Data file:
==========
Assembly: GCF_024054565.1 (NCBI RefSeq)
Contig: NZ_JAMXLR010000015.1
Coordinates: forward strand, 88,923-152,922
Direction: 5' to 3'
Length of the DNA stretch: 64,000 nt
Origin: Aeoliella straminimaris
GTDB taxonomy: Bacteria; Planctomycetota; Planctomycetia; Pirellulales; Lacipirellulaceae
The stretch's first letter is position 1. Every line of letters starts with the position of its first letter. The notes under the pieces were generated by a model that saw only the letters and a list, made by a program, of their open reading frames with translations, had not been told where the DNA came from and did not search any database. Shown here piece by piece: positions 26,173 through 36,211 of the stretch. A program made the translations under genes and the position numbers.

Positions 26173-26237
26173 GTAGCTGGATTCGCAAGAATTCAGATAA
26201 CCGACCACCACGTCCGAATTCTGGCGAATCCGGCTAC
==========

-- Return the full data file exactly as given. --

Assembly: GCF_024054565.1 (NCBI RefSeq)
Contig: NZ_JAMXLR010000015.1
Coordinates: forward strand, 88,923-152,922
Direction: 5' to 3'
Length of the DNA stretch: 64,000 nt
Origin: Aeoliella straminimaris
GTDB taxonomy: Bacteria; Planctomycetota; Planctomycetia; Pirellulales; Lacipirellulaceae
The stretch's first letter is position 1. Every line of letters starts with the position of its first letter. The notes under the pieces were generated by a model that saw only the letters and a list, made by a program, of their open reading frames with translations, had not been told where the DNA came from and did not search any database. Shown here piece by piece: positions 26,173 through 36,211 of the stretch. A program made the translations under genes and the position numbers.

Positions 26173-26237
26173 GTAGCTGGATTCGCAAGAATTCAGATAA
26201 CCGACCACCACGTCCGAATTCTGGCGAATCCGGCTAC